The Web seems to offer a global reference resource but, because of its very scope, it seems to overwhelm the ordinary conventions by which people informally judge the merit of what they read or hear. The basis of credibility for my article was that it was from Associated Press, written by a man with an Iraqi-sounding name, who may have been onsite and had a good grasp of the language to understand the events taking place there.
The Web is not an ordinary reference system, and it poses some unprecedented conditions that complicate sorting out dependable from undependable information. How to differentiate credible from fraudulent information is not a new problem, but unraveling these in the context of a vast rapidly changing network system is. Users of the Web have to make credibility judements, such as to reliability, bias, and outdatedness. There are dozens of Web sites already devoted to assessing credibility that offer sensible advice such as using the return address or URL to determine the source of the information. Sometimes these standards fail as issues of greater complexity and difficulty are considered. The article I chose listed the day, time, and year and even the number of hours ago that the event ocurred. Part of my relaibility on it rested on the fact that it appeared to be very up-to-date, actually dated the same day I pulled it up.
A Web search of the war in the Middle East could pull up thousands, or even millions, of "hits" including newsgroups, listservs, and e-mail as sources of information on a topic. The numbers are overwhelming. Referencing and organizational systems are not available. Another problem with the Web is that it is a self-sustaining reference system. In order to determine the credibility of an information source, we frequently must rely on other information within the network. If an article written by an academic group is found, we go to their university Web site to find out more about them or their research and perform a keyword search to see if similar information can be found elsewhere.
When a referencing system operates only internally and has no separate external reference, the other references exist in the same network. I did not perform any other keyword searches, but just browsed down the entries revealed to see what appeared to be recent and relevant. The number of hits was enormous, and I chose the article I did mainly because of the date and time that was listed along with it.
Because the central feature of the Web is the HTML link, the structure of links by which we access a Web resource, and the links it contains, provides a major source for credibility judgments. The link to a page usually provides a primary criterion of whether it is believable or not. It could have been linked to from an authoritative site or an amatuer in the area. A site for news information that only includes links to other sites expressing a similar political point-of-view might be viewed as more credible, especially if one shares that political point-of-view. It could also be seen as less credible if it only presents one side of the issues. Credibility here depends on the pathways through which we have accessed the information and the pathways to which it points. My article was from a news bank with a credible reputation, had it not been, I am sure I would have doubted its' accuracy or origin as well. If I had found an article affiliated with an even greater reliable source, such as a government site, I probably would have chosen the other article.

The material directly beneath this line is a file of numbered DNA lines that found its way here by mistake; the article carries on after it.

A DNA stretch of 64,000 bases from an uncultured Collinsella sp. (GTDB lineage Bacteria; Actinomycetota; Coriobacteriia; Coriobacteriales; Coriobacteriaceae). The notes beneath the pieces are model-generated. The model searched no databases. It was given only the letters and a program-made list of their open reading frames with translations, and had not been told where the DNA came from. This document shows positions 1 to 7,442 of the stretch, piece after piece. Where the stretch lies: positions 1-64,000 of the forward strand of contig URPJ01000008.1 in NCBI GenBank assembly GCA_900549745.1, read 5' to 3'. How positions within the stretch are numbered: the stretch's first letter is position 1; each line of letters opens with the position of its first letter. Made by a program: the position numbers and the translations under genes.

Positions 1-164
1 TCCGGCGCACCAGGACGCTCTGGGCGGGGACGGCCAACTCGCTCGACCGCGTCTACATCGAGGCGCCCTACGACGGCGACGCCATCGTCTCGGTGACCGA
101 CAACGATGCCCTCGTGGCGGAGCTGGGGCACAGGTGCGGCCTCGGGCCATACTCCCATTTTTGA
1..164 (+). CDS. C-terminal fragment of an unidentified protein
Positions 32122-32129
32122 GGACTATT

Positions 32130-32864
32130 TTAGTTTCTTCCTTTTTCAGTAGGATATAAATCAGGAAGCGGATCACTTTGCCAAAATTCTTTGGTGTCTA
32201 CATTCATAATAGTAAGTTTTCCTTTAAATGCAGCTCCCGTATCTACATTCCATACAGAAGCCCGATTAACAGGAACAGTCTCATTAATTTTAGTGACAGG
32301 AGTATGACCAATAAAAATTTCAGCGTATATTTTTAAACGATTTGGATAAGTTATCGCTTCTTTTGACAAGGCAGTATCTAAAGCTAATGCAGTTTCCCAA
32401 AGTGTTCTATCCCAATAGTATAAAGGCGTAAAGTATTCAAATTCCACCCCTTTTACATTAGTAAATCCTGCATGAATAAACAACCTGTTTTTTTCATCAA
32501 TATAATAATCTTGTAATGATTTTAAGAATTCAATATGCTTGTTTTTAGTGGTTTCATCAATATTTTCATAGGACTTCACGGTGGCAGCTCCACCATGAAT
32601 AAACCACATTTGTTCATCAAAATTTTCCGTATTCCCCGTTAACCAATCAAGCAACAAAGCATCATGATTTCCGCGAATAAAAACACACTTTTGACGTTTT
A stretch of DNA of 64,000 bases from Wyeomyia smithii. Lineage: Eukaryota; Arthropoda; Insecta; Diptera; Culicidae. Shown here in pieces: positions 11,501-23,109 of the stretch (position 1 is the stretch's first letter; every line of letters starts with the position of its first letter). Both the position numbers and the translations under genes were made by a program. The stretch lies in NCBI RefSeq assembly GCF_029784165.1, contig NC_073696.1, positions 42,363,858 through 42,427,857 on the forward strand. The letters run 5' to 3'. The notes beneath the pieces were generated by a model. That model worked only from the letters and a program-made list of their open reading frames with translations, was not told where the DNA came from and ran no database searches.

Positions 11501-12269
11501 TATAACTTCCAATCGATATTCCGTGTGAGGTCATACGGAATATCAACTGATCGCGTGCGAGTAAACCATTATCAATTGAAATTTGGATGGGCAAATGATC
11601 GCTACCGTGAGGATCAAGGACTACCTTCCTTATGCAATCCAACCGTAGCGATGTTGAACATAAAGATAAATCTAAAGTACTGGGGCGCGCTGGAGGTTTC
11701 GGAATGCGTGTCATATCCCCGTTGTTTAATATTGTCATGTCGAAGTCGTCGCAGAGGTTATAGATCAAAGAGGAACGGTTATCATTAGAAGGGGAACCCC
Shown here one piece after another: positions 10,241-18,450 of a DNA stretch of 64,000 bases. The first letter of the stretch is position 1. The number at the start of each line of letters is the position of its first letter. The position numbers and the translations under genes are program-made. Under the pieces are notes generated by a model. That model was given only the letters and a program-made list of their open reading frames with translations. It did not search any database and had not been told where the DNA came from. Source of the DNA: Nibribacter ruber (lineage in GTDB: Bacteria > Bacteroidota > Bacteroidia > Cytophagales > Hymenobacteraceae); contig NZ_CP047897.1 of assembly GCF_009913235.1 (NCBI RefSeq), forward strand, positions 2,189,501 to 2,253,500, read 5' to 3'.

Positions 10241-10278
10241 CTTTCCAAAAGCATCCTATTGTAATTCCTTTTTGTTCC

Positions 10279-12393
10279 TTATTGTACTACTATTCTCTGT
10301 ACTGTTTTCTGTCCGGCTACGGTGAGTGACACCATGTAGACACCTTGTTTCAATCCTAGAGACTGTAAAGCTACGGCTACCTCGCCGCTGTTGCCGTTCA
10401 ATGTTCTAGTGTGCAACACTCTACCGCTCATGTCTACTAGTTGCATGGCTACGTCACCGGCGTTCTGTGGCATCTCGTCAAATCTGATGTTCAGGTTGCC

Another issue is that most of us follow is the belief in the rank order of the posted results after a search. Many users may not know that some search engines "sell" priority in their listings so that the criterion is based on commercial concerns and not necessarily on the quality, reliability, or usefulness of the sites listed. Directories, whether partly automated or driven by human editors, often seek to establish "definitive" sites, selecting, evaluating, and organizing exemplary resources on some topic, and granting through this process a kind of derivative credibility. This order is based on the assumption that these editors are reliable judges of the material themselves. This a point that I found very true- I only skimmed the headings and dates of the first page of results, withour even clicking on the second page of thousands, probably even millions of pages. When a user performs a Web search such as this, it is assumed that the most recent or relevant hits are listed first.
Another dimension of credibility is timeliness. This is not only important in the ordinary sense that much information…